Mr Massimov said Kazakhstan was negotiating an agreement with China to fund farming projects in Kazakhstan. “We are not giving China any land. The land code forbids it. But if we have a buyer [for crops], be it China or Arabia, then let’s sell,” he said.
The head of state at the last session of the Council of Foreign Investors informed that China had requested to lease 1 million hectares of Kazakh farmland for cultivation of rape and soya. According to A. Evniev, "It is not a lease, it is a question of joint manufacture. In this case, it is soya and later it will be corn and rape."
A group of private Saudi investors said they plan to start a company with $533.3 million capital that will invest in farm projects mainly abroad. First projects may be with Ghana, Turkey and Kazakhstan.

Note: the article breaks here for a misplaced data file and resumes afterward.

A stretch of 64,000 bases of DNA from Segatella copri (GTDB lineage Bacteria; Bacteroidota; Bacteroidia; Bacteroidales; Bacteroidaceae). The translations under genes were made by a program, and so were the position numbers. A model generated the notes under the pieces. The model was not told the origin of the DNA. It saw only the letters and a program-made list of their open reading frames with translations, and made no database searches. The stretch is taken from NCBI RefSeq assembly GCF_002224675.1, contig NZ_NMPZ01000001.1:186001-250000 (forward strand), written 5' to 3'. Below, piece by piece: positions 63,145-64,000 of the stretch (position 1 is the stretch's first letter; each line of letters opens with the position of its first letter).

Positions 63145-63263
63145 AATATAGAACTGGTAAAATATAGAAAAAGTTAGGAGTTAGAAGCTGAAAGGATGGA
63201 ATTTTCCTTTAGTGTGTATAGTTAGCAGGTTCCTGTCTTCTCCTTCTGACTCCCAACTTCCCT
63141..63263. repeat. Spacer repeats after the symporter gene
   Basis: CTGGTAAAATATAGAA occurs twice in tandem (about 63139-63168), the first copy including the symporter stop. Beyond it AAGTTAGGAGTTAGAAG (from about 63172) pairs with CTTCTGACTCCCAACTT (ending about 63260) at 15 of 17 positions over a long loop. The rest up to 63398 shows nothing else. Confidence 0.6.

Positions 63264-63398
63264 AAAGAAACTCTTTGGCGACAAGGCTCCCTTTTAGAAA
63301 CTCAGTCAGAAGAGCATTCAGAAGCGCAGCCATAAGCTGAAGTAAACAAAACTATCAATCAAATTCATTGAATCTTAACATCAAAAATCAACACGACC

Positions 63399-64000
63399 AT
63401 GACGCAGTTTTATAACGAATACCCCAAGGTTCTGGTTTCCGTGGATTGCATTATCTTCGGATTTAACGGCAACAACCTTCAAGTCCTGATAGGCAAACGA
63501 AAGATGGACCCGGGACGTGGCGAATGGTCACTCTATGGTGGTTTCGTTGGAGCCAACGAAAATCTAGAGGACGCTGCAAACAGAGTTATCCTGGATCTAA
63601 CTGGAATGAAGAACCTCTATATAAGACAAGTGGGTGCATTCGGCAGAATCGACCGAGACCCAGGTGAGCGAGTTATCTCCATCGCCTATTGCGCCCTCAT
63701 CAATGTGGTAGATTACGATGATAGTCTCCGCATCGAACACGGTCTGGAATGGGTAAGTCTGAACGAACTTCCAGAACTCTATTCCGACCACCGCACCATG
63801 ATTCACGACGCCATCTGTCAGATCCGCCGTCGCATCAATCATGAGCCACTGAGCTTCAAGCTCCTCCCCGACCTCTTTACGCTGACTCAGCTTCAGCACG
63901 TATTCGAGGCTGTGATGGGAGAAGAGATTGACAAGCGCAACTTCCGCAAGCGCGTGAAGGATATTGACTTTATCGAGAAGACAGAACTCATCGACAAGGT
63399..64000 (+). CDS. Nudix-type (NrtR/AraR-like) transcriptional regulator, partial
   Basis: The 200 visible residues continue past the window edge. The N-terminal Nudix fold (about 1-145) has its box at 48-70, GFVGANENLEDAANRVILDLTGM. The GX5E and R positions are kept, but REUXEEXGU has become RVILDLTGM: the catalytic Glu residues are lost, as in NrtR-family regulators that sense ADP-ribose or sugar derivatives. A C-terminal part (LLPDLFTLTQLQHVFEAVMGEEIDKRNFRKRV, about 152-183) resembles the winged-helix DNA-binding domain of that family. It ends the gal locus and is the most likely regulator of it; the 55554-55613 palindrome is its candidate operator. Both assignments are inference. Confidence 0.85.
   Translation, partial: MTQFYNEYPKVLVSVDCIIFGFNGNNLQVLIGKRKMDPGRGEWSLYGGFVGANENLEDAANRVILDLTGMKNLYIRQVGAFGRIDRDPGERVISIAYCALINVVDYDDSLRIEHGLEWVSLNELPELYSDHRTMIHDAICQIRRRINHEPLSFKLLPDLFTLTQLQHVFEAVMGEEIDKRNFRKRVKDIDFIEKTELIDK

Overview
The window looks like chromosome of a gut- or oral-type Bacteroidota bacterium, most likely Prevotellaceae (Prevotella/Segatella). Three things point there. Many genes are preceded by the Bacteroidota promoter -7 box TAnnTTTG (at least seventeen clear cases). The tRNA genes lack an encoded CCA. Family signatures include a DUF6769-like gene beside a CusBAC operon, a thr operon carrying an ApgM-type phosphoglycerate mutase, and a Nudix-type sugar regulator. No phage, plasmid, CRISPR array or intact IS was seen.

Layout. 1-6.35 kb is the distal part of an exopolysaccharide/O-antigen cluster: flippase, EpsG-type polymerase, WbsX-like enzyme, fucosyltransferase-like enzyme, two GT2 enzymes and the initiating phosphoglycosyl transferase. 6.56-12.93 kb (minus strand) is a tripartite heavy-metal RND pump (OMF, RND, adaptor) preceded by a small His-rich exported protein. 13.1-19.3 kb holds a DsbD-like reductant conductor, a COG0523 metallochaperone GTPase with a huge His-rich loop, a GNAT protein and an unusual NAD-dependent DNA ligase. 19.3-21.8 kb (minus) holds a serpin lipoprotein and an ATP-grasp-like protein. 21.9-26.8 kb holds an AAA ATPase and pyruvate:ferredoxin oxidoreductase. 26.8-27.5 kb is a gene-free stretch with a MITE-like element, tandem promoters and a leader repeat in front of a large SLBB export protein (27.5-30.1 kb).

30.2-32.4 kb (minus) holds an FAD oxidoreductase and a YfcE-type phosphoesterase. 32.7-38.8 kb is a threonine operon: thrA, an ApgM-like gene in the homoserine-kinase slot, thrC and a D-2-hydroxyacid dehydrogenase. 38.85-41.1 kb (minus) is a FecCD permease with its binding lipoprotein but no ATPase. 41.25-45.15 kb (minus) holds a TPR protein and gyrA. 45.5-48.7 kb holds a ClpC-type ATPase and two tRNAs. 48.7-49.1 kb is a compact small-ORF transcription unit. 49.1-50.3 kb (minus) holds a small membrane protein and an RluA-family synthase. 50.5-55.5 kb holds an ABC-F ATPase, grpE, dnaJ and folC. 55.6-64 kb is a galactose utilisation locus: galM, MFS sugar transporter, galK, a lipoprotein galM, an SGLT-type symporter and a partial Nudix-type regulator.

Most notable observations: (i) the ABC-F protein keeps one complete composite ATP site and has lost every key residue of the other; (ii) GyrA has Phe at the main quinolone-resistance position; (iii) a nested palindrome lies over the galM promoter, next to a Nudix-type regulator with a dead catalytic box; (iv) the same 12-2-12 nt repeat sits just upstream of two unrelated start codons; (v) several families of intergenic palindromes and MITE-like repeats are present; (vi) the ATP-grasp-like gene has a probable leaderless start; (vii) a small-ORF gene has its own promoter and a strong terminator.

The emergence of the farmland asset class is not without pitfalls with the provision of food always highly political and a tentative global economic recovery potentially threatened by the H1N1 flu pandemic, fund managers said.
Since details emerged of Saudi Arabia’s plans to ensure supplies of wheat, rice, corn, soya beans and alfalfa through overseas agricultural investments, officials have insisted that they intended the programme to be private-sector led.
Japan is considering providing loans from a government-owned bank for companies to purchase and lease farmland abroad, Munemitsu Hirano, counsellor at the international affairs department of the Ministry of Agriculture, Forestry and Fisheries, said.